Tonight’s Sunday dinner was all the elegance and food-lovin’ warmth I demand for my final weekend meal.  But it was also surprising easy, and surprisingly cheap — frankly, it could qualify as a Weeknight Wondermeal, given it required only a few purchased ingredients, cost less than $25, and took less than an hour to make.  Anyhow, it included the delightful, and heretofore unattended to in Lolita’s kitchen (fulfilling my goal to use a new ingredient or technique each week) variety of poultry known as the petit poulet, or Cornish game hen.  I just recently stumbled upon an historic and if-it’s-not-yet-it-sure-should-be canonical exemplar of food writing (such an inelegant term): Michael Paterniti’s exhilarating description of Francois Mitterand’s last meal on earth, from Esquire Magazine’s 1 May 1998 issue.  READ IT.  You must.  From it I learned of the ortolon, the ultimate culinary delight: an exquisite mouthful of whole fattened, brandied, and roasted miniature songbird – apparently, the richest gastronomic experience Western civilization has to offer.  Although I’ve been eying the starlings that flitter and tweerp in the bushes I walk by each morning (same size, right?), my instinct for self-preservation, and respect for civilized urban behavior, lead me to the next best – and easily accessible – thing: the Cornish game hen.  My idea was simple: a hen (flavorfully roasted), by a haystack (of fried potato straws, made extra special by virtue of a duck-fat sizzle), in an earthy yard (a pillow of mushroom puree), next to field of cover crop (of snappy, peppery EVOO’s alfalfa sprouts).  Winner Winner Sunday Chicken Dinner!

Spring Game Hens in Lemon and Thyme, with Duck Fat Fried Potato Haystacks and Shitake Cream Puree

2 small Cornish game hens (these are slightly under 1lb each)
1 lemon
fresh thyme
1 large shallot
3 cloves garlic
1 bay leaf
6-8 oz shitake mushrooms
2 cups chicken stock
1 cup heavy cream
3 large russet potatoes
1 cup duck fat
sea salt
cracked black pepper
fresh alfalfa sprouts

These little babies were free-range, vegetable fed, naturally raised chickadees, and I did love them.  Don’t know if they were male or female (they may be called hens, but in all actuality, some of them are runty roosters), but I stripped them mercilessly of their plastic modesty wrappers, and hosed ’em down like Rambo at the Hope lock-up.

Even though Cornish game gens are really just little chickens (and not from Cornwall – but originally from Connecticut), their meat under the skin is a wee bit purple, hinting at more-than-just-simple chicken super-richness to come after roasting.  I would like to try squab sometime, too – I gather those cute little baby pigeons are mostly dark meat, too.  I pat them both dry with paper towels…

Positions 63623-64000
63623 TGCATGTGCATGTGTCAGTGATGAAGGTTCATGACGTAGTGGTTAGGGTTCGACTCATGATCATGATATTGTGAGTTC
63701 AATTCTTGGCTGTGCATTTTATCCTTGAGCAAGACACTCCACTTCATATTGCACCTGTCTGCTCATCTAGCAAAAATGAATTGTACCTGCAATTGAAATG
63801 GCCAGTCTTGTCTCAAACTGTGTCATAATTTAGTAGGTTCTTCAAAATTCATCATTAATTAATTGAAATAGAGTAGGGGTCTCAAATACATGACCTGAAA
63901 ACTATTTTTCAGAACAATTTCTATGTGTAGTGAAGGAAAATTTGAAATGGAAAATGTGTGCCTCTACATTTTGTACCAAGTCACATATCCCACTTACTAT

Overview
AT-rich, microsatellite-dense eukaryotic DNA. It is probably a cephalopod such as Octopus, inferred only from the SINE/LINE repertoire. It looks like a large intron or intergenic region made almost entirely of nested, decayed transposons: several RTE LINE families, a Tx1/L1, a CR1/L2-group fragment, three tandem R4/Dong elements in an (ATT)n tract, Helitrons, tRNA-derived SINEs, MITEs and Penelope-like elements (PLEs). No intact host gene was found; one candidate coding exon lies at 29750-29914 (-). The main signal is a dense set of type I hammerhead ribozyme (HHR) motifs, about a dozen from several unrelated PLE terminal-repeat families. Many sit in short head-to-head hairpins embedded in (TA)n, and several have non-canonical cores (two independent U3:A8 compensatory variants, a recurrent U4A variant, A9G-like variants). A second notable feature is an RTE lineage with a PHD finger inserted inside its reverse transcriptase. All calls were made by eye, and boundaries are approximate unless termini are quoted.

… shove a wedge of lemon and a few sprigs of thyme up each well-salted and well-peppered cavity…

… then I truss ’em both up good, fold their wings down under ’em, douse them with EVOO, and scatter them with sea salt and cracked black pepper.  I then place my dish into a 375 degree oven, and roast for the next hour.

My “yard” was going to be composed of a rich mushroom cream sauce.  I purchased some beautiful shitake mushrooms, and, along with some thyme, shallot, and garlic, I had all the earthiness I needed.

These are just beautiful — meaty, firm-fleshed, and hearty.

I start by sweating my diced shallots and minced garlic in EVOO over medium heat, then I add a few sprigs of thyme before…

… throwing in my mushrooms, a bay leaf, and my chicken stock.  I cover this, and set to simmer until the mushrooms are softened — about 30 minutes.  Right before service, I’m going to remove the stems and bay leaf from the mix, move everything to a deep sided saucepan, then burr it with my hand-blender.  I’ll put it back on medium heat, add my heavy cream, whisk it together once again until it reaches a thick, smooth consistency – almost like a porridge.

But for now, I’ve trimmed my potatoes into rough rectangles, and, using the largest setting on my mandoline, I slice them into thick sheets…

… then I cut them into thin strips.  I float these in water, until everything is cut, and then I rinse everything in cold water before…

… I spread them out on paper towels and pat them dry as much as possible.

I roasted a duck a few weeks ago (and it was good), and I  preserved the rendered fat which, I admit, has been burning a hole in my fridge (to co-opt the phrase).  I thought the duck fat would add the je ne sais quoi my fries needed to elevate them above the norm.  I heat the fat to very high — almost smoking — before I slide my spuds into the sizzling bath…

Bubble bubble toil and quack – my spud spears sizzle spectacularly in their searing hot-tub of duck fat.  I cook each batch until crispy, lift them with a mesh screen to drain, then toss them with sea salt and set on paper towels until they’re all fried up.

I trim (almost all) the butcher’s string from my bird, and let it rest for a few moments before moving it to my plate which is layered with the piping hot, creamy mushroom base.  I loosely haystack my fries alongside, and create a nest of alfalfa sprouts dressed with EVOO, sea salt, and a lemon wedge.  Using a deep tablespoon, I drizzle some of the hen drippings over my bird right before I set her in front of Clayton’s ravenous visage, as he’s poised with fork and knife, his napkin tucked into place, and his mouth open and salivating.  Fork and knife? Totally unnecessary!  With a wee twist of forefinger and thumb, each leg slides out of its boney sheath, the quivering, juicy fowl flesh steaming and scented of lemon and thyme.  The skin is crispy and delicious, and each forkful/fingerful is slathered with yummy earthy mushroom umame, the crispy duck-fried French fries are redolent of the bird’s rich interior, and the peppery bursting cold green of the alfalfa sprouts adds just the right snap and sinew to the total texture of the plate.  It’s not an ortolon, but each bite of this succulent bird reminds me that smaller IS better.  At 4’10” tall, such reassurances are always welcome – just like this dinner.


Spring Game Hens in Lemon and Thyme, with Duck Fat Fried Potato Haystacks and Shitake Cream Puree